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  • Desola Olaleye

Five Points

Look to the Sun, 2014 | Emma Amos

1. In the Akan language, the world is expressed as ewiase, meaning "under the sun." For years I have stood under the sun, exposed to its warmth yet vulnerable to its aggressions. Glissant says that 'to be born to the world is an exhausting splendour.’ A splendour, nonetheless. As I grow older, I become increasingly conscious of the duality of life. The sun—this world—burns. Still, I yield to its warmth.

2. As we age, our bodies deepen their betrayal, letting us down in unimaginable ways. Diseases multiply. It becomes difficult to ignore the admonition, ‘all things in moderation.’ This warning also applies to the sun—this world. I weep with Czesław Miłosz: there is too much world.

3. Under the sun, I am bereft of tenderness but I also bask in love. Loving yourself and others easily morphs into a chore. But it is a chore less tedious than weekly laundry. Less grating than mowing the lawn.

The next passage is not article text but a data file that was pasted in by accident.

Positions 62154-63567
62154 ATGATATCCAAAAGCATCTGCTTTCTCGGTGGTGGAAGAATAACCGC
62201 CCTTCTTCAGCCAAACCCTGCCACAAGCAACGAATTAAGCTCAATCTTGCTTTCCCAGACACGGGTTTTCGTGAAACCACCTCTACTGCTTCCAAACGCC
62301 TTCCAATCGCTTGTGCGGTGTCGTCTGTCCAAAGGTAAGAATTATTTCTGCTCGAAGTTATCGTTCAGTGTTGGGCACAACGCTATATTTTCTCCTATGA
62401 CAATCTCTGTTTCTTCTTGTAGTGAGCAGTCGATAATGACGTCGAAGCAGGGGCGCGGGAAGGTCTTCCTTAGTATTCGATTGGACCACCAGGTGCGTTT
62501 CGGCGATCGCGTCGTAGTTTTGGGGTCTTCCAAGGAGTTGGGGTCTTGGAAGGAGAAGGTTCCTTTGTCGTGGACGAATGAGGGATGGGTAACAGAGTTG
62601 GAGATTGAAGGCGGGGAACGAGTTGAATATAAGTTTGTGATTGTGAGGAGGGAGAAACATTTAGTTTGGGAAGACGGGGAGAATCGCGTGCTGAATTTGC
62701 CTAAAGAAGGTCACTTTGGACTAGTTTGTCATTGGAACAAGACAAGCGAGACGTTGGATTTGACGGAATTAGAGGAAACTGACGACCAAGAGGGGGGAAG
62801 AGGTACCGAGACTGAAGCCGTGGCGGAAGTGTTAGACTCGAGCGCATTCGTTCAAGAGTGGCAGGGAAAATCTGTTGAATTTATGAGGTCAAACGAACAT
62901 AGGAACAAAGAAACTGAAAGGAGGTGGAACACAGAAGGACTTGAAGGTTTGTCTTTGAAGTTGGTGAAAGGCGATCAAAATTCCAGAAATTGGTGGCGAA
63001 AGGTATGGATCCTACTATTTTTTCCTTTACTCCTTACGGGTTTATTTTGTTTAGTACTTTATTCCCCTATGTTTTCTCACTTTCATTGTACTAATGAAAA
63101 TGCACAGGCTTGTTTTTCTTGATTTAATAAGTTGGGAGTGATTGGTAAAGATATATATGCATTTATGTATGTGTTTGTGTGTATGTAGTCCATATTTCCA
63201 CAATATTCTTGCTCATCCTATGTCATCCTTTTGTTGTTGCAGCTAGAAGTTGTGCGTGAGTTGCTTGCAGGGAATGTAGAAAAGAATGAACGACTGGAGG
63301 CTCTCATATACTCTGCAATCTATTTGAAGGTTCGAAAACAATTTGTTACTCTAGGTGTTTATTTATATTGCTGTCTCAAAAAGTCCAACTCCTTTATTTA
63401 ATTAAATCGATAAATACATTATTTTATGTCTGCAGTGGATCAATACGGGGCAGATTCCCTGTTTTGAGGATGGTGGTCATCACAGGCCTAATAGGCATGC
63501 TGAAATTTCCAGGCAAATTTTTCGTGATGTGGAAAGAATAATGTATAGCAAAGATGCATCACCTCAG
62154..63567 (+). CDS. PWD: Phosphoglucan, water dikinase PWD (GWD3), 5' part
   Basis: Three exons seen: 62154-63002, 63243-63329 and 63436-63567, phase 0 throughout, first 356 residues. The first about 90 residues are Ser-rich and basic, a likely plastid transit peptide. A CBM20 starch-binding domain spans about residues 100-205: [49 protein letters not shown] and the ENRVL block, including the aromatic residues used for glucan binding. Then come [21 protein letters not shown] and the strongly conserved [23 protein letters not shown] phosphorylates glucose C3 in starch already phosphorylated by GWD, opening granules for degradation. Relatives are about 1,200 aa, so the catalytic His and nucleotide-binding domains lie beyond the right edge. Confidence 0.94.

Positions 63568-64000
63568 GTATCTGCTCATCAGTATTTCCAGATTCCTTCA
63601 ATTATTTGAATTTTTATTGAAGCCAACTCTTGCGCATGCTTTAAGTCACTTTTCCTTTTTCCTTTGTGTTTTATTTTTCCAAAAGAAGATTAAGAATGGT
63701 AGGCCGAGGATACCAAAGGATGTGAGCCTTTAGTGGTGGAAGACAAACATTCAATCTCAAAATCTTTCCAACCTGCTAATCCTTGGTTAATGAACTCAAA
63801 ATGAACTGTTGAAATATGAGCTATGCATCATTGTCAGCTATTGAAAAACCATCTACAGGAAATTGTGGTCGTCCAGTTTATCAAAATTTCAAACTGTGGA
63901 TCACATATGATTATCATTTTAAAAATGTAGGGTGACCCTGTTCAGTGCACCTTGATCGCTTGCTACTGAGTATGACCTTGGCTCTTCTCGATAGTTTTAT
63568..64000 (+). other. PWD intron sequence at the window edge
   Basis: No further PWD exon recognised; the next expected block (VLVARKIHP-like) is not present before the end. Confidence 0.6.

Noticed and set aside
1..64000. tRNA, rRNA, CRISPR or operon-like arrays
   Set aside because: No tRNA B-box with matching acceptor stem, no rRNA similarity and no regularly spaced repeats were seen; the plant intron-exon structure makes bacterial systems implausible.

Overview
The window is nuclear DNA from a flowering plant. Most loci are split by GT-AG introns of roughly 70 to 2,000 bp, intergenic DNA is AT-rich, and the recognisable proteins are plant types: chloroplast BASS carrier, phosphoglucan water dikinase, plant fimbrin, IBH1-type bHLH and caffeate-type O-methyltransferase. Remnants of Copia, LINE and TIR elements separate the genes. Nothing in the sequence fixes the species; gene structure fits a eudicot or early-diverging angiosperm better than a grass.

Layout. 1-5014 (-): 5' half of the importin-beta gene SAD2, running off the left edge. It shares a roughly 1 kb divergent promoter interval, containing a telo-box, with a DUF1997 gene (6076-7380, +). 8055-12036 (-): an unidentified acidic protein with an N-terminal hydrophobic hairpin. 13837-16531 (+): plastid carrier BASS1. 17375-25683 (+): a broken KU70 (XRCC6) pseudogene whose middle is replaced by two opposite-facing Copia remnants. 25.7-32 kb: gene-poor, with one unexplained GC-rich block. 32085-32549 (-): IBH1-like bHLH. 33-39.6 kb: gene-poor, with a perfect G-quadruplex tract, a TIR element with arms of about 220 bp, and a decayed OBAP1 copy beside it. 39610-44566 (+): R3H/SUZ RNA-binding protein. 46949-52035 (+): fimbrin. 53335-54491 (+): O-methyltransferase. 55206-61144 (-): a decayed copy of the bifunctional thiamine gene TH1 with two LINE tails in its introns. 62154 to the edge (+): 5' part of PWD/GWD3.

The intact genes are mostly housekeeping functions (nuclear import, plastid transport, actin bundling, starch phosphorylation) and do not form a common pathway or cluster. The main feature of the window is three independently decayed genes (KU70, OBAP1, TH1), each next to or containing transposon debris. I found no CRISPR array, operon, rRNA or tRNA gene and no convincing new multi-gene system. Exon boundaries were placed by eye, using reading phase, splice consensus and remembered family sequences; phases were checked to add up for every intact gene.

4. I am thinking again of jouissance. I first heard Žižek use the word, but I did not pursue its meaning. I know now. I think I have felt it.


Its letters dance before coming to a halt. A bit like the feeling itself. A terrible promise. An uncontrollable yet impermanent thrill. An ‘experience of loss in excess of the subject,’ Kristeva says.

5. The world takes, but it also gives. Neither kind, nor unkind. Light seeps through the cracks.

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